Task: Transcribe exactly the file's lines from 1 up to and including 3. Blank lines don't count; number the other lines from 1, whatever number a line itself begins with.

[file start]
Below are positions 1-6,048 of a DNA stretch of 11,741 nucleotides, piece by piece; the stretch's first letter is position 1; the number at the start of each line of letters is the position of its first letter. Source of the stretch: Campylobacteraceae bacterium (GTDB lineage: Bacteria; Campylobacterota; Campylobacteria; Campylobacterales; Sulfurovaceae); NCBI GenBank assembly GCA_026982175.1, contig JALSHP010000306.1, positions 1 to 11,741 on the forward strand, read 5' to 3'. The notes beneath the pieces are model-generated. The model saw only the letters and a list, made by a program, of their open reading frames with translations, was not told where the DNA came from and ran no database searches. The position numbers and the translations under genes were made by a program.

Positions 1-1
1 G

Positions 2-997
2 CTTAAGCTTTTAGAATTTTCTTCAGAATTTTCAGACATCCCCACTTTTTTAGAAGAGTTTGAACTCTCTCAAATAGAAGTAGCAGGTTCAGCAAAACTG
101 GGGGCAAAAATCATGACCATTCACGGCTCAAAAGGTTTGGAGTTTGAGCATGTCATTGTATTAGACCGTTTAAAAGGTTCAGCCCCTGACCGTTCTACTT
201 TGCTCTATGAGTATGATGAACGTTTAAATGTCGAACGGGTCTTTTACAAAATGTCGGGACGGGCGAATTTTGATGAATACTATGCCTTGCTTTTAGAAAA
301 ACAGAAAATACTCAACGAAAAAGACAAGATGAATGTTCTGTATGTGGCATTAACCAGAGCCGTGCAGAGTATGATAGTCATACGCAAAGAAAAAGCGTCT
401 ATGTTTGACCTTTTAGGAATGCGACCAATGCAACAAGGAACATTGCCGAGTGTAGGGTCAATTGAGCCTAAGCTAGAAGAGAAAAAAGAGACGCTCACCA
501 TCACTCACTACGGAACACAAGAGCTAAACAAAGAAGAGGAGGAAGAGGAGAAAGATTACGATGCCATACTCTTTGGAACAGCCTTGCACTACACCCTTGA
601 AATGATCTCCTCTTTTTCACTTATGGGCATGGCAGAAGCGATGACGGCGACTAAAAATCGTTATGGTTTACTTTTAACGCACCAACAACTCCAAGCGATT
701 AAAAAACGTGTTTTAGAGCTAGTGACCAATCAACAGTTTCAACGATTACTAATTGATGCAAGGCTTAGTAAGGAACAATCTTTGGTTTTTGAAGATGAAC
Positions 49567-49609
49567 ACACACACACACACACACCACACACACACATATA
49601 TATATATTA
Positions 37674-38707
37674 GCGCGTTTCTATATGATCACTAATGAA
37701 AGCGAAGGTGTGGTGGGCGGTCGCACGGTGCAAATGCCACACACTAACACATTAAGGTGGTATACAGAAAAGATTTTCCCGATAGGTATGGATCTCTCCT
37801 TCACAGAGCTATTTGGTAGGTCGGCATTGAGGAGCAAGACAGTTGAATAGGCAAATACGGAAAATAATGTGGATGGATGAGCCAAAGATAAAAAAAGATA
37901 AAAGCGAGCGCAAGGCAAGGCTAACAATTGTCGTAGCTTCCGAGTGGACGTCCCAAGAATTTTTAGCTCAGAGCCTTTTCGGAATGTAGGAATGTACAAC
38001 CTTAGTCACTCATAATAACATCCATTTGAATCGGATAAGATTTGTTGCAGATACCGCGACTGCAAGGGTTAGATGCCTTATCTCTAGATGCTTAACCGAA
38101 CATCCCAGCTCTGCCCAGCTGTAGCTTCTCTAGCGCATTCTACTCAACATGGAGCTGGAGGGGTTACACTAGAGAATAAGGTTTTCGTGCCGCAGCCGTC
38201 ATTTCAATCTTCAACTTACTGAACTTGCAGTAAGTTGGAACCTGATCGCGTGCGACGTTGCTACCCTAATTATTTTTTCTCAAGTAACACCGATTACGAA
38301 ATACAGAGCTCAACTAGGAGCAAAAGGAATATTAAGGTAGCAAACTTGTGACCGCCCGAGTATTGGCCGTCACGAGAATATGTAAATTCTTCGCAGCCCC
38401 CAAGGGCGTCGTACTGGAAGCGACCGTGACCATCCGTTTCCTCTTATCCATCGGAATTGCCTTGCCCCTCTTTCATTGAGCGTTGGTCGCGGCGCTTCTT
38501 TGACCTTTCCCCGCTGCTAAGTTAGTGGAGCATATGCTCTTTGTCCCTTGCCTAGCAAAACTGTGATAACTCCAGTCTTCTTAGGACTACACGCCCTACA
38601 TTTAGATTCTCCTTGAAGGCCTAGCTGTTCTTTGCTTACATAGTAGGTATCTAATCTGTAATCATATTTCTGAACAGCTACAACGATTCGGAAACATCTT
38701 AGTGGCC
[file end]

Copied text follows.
Below are positions 1-6,048 of a DNA stretch of 11,741 nucleotides, piece by piece; the stretch's first letter is position 1; the number at the start of each line of letters is the position of its first letter. Source of the stretch: Campylobacteraceae bacterium (GTDB lineage: Bacteria; Campylobacterota; Campylobacteria; Campylobacterales; Sulfurovaceae); NCBI GenBank assembly GCA_026982175.1, contig JALSHP010000306.1, positions 1 to 11,741 on the forward strand, read 5' to 3'. The notes beneath the pieces are model-generated. The model saw only the letters and a list, made by a program, of their open reading frames with translations, was not told where the DNA came from and ran no database searches. The position numbers and the translations under genes were made by a program.

Positions 1-1
1 G